One Week in Paris
(One Week #3)
by Roya Carmen
Date Released: February 21, 2019
About One Week in Paris
Kayla Wilson has her life together. For the most part. She has work she loves, great friends, and a friends-with-benefits arrangement which suits her just fine — she’s not interested in anything more. Although Oscar is sexy, fun and sweet, he’s way too immature to be taken seriously. The amazing sex is all she needs.
And her mother is getting married. In Paris!
Everything is roses until Kayla realizes that her mother’s fiancé is her old high school nemesis’ father. Looks like the boy who made her teenage life hell is about to become her stepbrother.
Matt Moore is as beautiful, rich and cocky as ever. And so is his father, Mark. Can she trust either of them? Will Matt bring out all her insecurities again? Will Mark hurt her mother? Is her mother making the biggest mistake of her life?
With Oscar’s and her friend Corrie’s help, Kayla is determined to break up the wedding.
Will she succeed or fail gloriously? Who will she hurt along the way? And who will she come to truly know and love in the end?
The third novel in the One Week series, One Week in Paris explores the bonds of friendship and family, painful pasts, and the beautiful city of Paris.
Author’s note: One Week in Paris contains explicit scenes and some coarse language — for adult audiences. The book can be read as a standalone, but if you plan to read the whole series, it is best to do so in chronological order to avoid spoilers.
Read my five-starred review of One Week in Paris.
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Find the One Week series on Goodreads.
A voice startles me. “Sorry, I’m late.”
It takes just a second for my brain to process the sound, the sound of a man’s voice, relatively young, not too deep. A Vermont accent not much different than my own. Yet, there’s something chilling about it, something that makes me uncomfortable, on edge.
When I open my eyes, I recognize him in an instant. Before my brain can even process him, my body reacts to him in ways that completely surprise me. Who would have thought that after ten years, he could still affect me this way. I feel nauseated, the taste of bile rises in my throat. A few seconds ago, I was completely fine, but now I’m clammy and hot. My hands are shaking, and my voice is gone, just like it always was around him years ago.
He hasn’t changed one bit. He still has the same piercing blue eyes and dirty blond hair, always kept a little too long. He still has that laissez-faire air of a boy who knows he has the world at his feet.
I fell hopelessly in love with him the first day I met him, a warm day in September, in seventh grade. He was the new kid on the block, and I was the shy self-conscious overweight girl. We’d met at the corner store next to the school. I would often sneak over there to buy treats because my mom wouldn’t let me have any — there were no sweets at our house. Dessert once a week was the rule.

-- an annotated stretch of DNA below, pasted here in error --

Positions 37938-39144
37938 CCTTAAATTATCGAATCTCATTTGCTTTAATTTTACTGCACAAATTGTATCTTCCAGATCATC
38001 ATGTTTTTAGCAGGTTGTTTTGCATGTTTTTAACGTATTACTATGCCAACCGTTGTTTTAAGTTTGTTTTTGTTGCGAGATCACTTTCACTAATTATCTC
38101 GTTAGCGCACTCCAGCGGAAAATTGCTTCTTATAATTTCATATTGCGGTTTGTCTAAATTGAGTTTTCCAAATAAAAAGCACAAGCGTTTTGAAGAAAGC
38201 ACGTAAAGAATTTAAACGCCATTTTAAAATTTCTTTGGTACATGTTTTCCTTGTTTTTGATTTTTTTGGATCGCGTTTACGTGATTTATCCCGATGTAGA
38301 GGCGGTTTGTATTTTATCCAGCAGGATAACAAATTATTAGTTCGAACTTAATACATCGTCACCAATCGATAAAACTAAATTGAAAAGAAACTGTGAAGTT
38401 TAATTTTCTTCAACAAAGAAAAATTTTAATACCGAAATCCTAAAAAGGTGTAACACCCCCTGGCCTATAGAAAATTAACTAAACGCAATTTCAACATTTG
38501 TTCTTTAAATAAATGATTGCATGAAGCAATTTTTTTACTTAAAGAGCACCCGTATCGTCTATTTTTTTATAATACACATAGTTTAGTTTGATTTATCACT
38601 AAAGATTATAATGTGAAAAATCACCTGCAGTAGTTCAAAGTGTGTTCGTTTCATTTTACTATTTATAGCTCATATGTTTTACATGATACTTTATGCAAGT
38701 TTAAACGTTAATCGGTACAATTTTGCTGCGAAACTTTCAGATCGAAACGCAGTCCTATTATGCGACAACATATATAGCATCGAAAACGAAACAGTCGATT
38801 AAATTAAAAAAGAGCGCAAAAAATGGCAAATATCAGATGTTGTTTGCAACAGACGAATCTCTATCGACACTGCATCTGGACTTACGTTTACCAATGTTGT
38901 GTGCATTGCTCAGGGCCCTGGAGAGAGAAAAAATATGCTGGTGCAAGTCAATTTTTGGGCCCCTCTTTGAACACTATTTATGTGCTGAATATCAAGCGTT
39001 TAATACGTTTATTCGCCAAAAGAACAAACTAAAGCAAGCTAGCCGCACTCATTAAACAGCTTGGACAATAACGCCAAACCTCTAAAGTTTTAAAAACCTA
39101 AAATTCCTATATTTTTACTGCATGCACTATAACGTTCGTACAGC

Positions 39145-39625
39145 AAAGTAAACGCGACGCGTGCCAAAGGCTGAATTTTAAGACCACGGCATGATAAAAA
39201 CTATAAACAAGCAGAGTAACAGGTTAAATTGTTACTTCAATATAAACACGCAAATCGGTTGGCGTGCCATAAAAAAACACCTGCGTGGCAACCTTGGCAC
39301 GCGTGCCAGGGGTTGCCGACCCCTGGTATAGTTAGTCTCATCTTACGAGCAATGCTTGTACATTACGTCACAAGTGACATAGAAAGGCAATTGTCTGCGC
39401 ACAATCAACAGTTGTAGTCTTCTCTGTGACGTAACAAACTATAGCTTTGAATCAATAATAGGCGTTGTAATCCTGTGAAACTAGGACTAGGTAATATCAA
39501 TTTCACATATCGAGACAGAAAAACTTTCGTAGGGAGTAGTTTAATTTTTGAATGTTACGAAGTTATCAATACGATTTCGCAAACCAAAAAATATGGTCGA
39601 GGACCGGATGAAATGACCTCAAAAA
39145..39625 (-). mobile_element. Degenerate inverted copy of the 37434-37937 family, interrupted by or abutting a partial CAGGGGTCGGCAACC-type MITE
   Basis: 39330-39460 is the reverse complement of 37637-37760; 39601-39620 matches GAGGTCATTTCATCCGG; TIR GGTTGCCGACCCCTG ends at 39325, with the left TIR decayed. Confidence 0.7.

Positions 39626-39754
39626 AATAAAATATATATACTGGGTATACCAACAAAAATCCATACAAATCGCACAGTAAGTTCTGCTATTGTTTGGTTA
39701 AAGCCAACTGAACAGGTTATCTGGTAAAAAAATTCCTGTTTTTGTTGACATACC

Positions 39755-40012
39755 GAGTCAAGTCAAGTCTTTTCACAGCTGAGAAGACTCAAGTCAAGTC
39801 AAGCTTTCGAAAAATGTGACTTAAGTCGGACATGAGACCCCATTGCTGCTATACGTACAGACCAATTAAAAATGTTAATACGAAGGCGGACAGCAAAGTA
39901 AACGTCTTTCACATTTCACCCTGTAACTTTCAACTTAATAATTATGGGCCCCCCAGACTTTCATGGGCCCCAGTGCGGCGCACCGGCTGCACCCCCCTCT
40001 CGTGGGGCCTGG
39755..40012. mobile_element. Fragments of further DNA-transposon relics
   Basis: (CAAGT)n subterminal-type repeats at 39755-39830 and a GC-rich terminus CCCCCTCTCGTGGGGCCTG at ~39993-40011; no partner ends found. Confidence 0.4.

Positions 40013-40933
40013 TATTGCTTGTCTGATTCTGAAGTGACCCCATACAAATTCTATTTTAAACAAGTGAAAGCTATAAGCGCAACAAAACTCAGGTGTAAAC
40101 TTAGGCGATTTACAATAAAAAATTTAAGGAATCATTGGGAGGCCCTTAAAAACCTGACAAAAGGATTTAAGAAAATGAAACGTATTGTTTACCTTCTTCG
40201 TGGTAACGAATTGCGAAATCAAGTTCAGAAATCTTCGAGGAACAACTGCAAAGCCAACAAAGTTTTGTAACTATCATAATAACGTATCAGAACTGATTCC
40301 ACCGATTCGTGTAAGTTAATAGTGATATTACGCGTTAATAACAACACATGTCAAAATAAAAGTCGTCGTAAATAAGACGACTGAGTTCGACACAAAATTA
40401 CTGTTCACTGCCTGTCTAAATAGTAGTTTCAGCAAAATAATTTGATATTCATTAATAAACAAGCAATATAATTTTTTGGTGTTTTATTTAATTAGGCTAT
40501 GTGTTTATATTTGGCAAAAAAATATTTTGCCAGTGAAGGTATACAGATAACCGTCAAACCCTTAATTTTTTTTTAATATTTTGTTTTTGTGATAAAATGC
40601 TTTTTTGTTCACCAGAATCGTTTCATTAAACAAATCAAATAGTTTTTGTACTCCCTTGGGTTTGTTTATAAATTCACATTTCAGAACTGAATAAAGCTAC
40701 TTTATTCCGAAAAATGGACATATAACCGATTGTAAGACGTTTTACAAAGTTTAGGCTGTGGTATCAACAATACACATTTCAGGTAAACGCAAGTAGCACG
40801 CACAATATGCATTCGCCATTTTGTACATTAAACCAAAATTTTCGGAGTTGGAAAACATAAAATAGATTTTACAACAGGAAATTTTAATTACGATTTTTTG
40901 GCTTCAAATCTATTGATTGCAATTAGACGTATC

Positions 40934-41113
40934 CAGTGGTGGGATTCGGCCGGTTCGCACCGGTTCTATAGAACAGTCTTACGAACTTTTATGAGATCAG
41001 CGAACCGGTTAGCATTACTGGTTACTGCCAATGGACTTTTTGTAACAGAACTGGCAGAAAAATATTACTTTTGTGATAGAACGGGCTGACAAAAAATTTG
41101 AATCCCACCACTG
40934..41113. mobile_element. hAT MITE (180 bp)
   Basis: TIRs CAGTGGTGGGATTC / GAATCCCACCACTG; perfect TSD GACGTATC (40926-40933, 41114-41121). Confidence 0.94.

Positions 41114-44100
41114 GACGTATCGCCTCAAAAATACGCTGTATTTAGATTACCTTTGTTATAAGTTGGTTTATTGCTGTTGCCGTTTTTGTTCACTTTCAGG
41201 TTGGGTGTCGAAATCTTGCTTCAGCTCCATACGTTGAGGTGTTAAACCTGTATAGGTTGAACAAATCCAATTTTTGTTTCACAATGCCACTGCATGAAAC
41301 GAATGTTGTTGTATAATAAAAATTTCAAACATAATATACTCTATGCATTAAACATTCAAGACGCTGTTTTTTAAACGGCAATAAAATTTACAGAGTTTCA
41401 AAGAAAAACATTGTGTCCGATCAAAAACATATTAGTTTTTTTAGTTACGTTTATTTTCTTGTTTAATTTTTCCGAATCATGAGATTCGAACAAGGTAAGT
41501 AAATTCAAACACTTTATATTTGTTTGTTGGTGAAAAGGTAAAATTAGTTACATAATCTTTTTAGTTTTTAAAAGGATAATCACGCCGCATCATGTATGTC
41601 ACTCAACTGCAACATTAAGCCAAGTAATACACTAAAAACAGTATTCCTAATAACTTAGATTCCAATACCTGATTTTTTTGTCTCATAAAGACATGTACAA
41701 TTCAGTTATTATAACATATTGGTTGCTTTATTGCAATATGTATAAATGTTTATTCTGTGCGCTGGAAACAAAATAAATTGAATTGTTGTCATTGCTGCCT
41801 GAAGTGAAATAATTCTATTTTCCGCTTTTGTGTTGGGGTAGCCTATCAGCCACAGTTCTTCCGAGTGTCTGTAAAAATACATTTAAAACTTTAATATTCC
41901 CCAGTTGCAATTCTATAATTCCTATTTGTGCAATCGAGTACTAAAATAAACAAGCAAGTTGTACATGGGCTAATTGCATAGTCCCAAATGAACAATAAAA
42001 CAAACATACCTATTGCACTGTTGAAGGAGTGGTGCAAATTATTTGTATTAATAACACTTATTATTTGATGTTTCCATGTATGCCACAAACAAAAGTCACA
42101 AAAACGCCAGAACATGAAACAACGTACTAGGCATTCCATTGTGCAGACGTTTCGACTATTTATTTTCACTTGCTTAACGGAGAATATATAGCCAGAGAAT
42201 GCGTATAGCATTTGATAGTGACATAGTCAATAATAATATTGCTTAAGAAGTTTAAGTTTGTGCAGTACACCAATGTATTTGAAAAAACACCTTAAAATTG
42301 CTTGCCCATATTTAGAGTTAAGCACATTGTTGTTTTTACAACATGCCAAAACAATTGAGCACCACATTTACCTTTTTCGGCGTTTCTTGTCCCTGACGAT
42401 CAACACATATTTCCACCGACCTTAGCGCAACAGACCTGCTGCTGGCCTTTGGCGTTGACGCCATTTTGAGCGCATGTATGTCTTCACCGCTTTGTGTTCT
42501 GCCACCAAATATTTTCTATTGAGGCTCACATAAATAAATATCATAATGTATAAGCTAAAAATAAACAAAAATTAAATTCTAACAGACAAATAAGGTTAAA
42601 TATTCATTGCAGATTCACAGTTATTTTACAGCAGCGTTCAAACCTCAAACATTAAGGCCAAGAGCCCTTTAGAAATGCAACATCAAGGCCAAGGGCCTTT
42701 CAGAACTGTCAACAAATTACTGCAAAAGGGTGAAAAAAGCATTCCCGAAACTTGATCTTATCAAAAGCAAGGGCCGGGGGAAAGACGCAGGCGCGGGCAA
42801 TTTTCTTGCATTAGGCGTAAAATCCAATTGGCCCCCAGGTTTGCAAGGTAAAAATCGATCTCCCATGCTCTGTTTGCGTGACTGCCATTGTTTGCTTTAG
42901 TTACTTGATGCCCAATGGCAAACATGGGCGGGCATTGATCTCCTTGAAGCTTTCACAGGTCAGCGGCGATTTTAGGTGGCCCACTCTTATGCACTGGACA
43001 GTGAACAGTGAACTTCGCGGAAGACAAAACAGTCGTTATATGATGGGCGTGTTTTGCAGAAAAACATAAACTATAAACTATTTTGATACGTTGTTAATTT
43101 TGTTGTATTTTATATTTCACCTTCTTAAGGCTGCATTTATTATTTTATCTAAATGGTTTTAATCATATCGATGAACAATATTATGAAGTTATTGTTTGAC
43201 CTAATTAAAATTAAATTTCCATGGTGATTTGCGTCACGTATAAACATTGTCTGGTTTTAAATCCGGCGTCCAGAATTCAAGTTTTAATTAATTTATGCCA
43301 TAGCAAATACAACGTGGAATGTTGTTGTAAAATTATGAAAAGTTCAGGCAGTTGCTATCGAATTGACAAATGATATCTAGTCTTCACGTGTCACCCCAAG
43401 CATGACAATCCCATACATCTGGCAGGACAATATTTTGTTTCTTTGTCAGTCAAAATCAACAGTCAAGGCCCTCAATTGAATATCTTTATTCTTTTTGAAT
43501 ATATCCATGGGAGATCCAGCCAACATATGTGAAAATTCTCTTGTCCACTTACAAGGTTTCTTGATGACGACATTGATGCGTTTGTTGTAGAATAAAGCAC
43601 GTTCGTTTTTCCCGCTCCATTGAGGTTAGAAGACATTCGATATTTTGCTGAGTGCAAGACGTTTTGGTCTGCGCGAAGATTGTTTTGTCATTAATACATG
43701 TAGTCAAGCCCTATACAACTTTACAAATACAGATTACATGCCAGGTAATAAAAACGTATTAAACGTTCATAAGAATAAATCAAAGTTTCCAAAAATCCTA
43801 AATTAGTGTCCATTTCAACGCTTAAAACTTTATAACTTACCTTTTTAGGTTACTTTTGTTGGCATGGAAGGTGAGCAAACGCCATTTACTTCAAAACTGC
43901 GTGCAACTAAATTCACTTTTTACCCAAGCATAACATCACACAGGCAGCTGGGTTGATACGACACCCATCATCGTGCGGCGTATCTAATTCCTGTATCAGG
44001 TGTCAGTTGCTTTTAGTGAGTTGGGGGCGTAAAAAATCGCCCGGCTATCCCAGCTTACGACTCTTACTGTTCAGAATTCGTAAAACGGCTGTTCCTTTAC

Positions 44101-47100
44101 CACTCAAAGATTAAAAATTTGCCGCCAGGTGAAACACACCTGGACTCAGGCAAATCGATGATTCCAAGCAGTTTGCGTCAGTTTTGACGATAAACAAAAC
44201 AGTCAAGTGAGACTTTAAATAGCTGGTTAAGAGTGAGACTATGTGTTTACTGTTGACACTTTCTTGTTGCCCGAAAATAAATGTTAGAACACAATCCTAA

I had bought a chocolate bar and a bag of jujubes. When I’d accidentally dropped the bag, and quite a few had fallen out, I was devastated. Matt picked them up quickly, one by one. “Five second rule,” he said, and popped one in his mouth. He gave me the other ones. I couldn’t help but smile.
I fell in love that instant.
We sat together on the picnic bench next to the store. He popped his bag of Doritos open and offered me one. I politely declined.
“Thank you so much,” I said to him, “for saving my jujubes. I don’t get to have candy often.”
“Me either.” He helped himself to another Dorito. “My mother is a health freak. My dad is a workaholic.”
I studied him carefully from head to toe. We were from different worlds. He was obviously a rich kid. His shoes alone were probably worth more than my whole wardrobe.
“Me too,” I told him. “My mother won’t let me have candy either.”
“Why?” he asked, as if it were not completely obvious. One look at me was enough to answer that question.
I stared at the ground as I dug into my bag of jujubes and reached for another one. “She thinks I’m fat. She says I need to lose weight.”
He smiled. “Don’t listen to her. Parents don’t know what they’re talking about.”
Did he really not see it? Did he think I was just fine the way I was? My mother didn’t. And my dad certainly didn’t either. Unlike my mom, he wasn’t polite about it. He’d always call me his ‘little tubs’.
“Are you new here?” I asked, an attempt to make conversation, and to learn everything there was to know about him.
“Yeah, we just moved here. My dad just started a real estate law firm. Apparently, the real estate market in this town is booming.”
I smiled. “I don’t know much about that.” I thought about my sad little apartment, and knew I’d never invite him to my place.
“What’s your name?” he asked.
“Kayla,” I said. “Kayla Wilson.”
He offered me his hand with a big smile. He had the biggest, brightest most charming grin I’d ever seen. “Matt Moore.”
Butterflies were dancing in my stomach. “Nice to meet you, Matt Moore.”
From that moment on, I was obsessed. I thought this was the beginning of a beautiful friendship, possibly more. I couldn’t even let my twelve-year old brain go there.
I had no clue that it was actually the start of my own personal nightmare.
About Roya Carmen
Roya Carmen is a book junkie, self-professed chocoholic and hopeless romantic. A graduate of Ryerson University, she worked in Graphic Communications before becoming a stay-at-home mom. She has always loved writing, finding her passion for romance in 2008. She enjoys spending time with her family, camping, playing billiards, and painting. And of course, there is nothing she enjoys more than sitting down at her laptop and making up stories — and if those stories should include beautiful men, a little romance, and a few steamy scenes, all the better!
Roya lives north of Toronto with her husband and three children.
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